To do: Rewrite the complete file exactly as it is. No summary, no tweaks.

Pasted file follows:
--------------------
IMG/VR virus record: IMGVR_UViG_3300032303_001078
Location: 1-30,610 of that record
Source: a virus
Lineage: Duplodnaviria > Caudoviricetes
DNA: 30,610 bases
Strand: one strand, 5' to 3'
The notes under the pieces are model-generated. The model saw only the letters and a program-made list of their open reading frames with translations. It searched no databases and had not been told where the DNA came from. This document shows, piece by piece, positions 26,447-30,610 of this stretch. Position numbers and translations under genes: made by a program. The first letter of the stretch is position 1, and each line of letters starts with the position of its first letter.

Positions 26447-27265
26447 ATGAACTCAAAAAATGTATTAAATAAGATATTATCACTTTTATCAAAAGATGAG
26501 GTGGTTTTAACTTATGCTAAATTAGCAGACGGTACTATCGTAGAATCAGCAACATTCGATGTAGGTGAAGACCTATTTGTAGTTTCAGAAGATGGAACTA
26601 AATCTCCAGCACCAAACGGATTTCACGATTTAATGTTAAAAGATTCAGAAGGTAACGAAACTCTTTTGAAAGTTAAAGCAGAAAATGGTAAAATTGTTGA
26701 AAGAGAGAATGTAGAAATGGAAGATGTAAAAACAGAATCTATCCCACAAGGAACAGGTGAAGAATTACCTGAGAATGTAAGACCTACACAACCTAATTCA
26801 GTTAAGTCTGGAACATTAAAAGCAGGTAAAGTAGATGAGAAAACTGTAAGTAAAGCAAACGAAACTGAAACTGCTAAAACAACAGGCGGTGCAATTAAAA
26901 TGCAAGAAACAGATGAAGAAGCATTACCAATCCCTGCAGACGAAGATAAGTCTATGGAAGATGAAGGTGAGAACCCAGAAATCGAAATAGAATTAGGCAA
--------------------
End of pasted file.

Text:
IMG/VR virus record: IMGVR_UViG_3300032303_001078
Location: 1-30,610 of that record
Source: a virus
Lineage: Duplodnaviria > Caudoviricetes
DNA: 30,610 bases
Strand: one strand, 5' to 3'
The notes under the pieces are model-generated. The model saw only the letters and a program-made list of their open reading frames with translations. It searched no databases and had not been told where the DNA came from. This document shows, piece by piece, positions 26,447-30,610 of this stretch. Position numbers and translations under genes: made by a program. The first letter of the stretch is position 1, and each line of letters starts with the position of its first letter.

Positions 26447-27265
26447 ATGAACTCAAAAAATGTATTAAATAAGATATTATCACTTTTATCAAAAGATGAG
26501 GTGGTTTTAACTTATGCTAAATTAGCAGACGGTACTATCGTAGAATCAGCAACATTCGATGTAGGTGAAGACCTATTTGTAGTTTCAGAAGATGGAACTA
26601 AATCTCCAGCACCAAACGGATTTCACGATTTAATGTTAAAAGATTCAGAAGGTAACGAAACTCTTTTGAAAGTTAAAGCAGAAAATGGTAAAATTGTTGA
26701 AAGAGAGAATGTAGAAATGGAAGATGTAAAAACAGAATCTATCCCACAAGGAACAGGTGAAGAATTACCTGAGAATGTAAGACCTACACAACCTAATTCA
26801 GTTAAGTCTGGAACATTAAAAGCAGGTAAAGTAGATGAGAAAACTGTAAGTAAAGCAAACGAAACTGAAACTGCTAAAACAACAGGCGGTGCAATTAAAA
26901 TGCAAGAAACAGATGAAGAAGCATTACCAATCCCTGCAGACGAAGATAAGTCTATGGAAGATGAAGGTGAGAACCCAGAAATCGAAATAGAATTAGGCAA